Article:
It’s been two and a half years since Stryker Corp. and Zimmer Inc. took their long-running patent infringement dispute to the U.S. Supreme Court, ending in a new, more relaxed standard for imposing enhanced damages on willful infringement.
But the two medical device companies are still thrashing out exactly how much money Zimmer should pay for willfully infringing Stryker’s patents on specialty suction devices. On remand from the Supreme Court, U.S. District Chief Judge Robert Jonker of the Western District of Michigan again imposed the maximum penalty, trebling the jury’s $70 million award. With supplemental damages, prejudgment interest and an $8 million attorney fee award, the total came to $254 million.
On Monday, Wilmer Cutler Pickering Hale & Dorr partner Seth Waxman argued to the U.S. Court of Appeals for the Federal Circuit that Zimmer shouldn’t have to swallow one of the largest enhanced damage awards in patent history. He accused Jonker of mechanically applying the Read factors—a set of guidelines district judges use when considering enhancements—in a mechanical, check-the-box fashion. What’s more, Jonker ignored that the Federal Circuit itself has found in previous appeals that Zimmer’s trial defenses were “not unreasonable.”
“The district court’s award of the maximum enhanced damages was flawed as a matter of law,” Waxman said in Stryker v. Zimmer, asking the judges to “clarify and correct the district court’s confusion on the meaning of the Read factors, in order to provide lower courts with guidance.”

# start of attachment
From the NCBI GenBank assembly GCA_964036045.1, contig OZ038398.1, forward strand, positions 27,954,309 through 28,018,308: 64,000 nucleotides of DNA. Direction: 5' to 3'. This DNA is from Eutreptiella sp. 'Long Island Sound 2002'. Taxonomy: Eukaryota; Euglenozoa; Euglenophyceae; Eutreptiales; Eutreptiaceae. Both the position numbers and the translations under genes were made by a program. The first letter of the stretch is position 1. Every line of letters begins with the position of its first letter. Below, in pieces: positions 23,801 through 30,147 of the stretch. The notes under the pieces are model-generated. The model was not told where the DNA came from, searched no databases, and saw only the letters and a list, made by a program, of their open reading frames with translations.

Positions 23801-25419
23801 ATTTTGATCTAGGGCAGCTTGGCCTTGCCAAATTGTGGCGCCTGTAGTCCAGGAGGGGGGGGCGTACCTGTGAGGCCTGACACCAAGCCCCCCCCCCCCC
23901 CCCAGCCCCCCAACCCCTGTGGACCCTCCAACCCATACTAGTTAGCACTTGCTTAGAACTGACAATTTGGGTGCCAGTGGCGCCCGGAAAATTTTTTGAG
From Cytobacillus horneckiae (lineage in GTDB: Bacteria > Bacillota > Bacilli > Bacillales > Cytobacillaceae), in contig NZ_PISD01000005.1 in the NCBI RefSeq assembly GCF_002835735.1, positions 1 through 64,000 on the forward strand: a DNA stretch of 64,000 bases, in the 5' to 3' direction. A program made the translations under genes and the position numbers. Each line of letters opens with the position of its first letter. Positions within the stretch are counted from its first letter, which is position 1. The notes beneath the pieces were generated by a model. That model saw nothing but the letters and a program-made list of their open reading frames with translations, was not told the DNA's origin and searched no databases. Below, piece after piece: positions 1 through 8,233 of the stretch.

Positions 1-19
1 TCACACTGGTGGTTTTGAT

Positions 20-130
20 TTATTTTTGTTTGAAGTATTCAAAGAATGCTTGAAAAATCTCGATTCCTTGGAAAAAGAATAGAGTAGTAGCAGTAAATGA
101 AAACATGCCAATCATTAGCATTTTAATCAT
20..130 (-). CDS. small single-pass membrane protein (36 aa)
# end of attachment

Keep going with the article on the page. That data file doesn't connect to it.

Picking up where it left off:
While one of the judges suggested that some clarification could be in order, it didn’t sound as if it would help Waxman’s client.
“You’re agreeing there’s going to be enhancement, and now we’re talking about whether the enhancement ought to be three times or two and a half times or one and one quarter times,” Chief Judge Sharon Prost said. While “maybe, maybe not” the appellate judges might agree it should be somewhat less, it’s not the appellate court’s role to scrutinize the percentage. “Your argument is they went too far, but how far is too far?” she said.
Waxman argued that the Supreme Court made clear that treble damages are reserved for “the worst of the worst” and that there are numerous mitigating factors on Zimmer’s side, including that Stryker waited 10 years to bring its infringement suit.
Stryker’s attorney, Sharon Hwang of McAndrews, Held & Malloy, argued that the Supreme Court adopted a flexible “totality of the circumstances” test for willfulness, and that Jonker did not abuse his discretion in applying it.
Judges Kathleen O’Malley and Todd Hughes expressed concern about Jonker’s use of the Read factors. “Do you agree that district courts are sort of all over the board in how they apply the Read factors and there needs to be some guidance,” O’Malley asked, “regardless of how we come out?”
“I think if we’ve learned anything” from the Supreme Court’s decision, “it’s that there’s no rigid formula here,” Hwang said. “These are all very fact-specific circumstances.”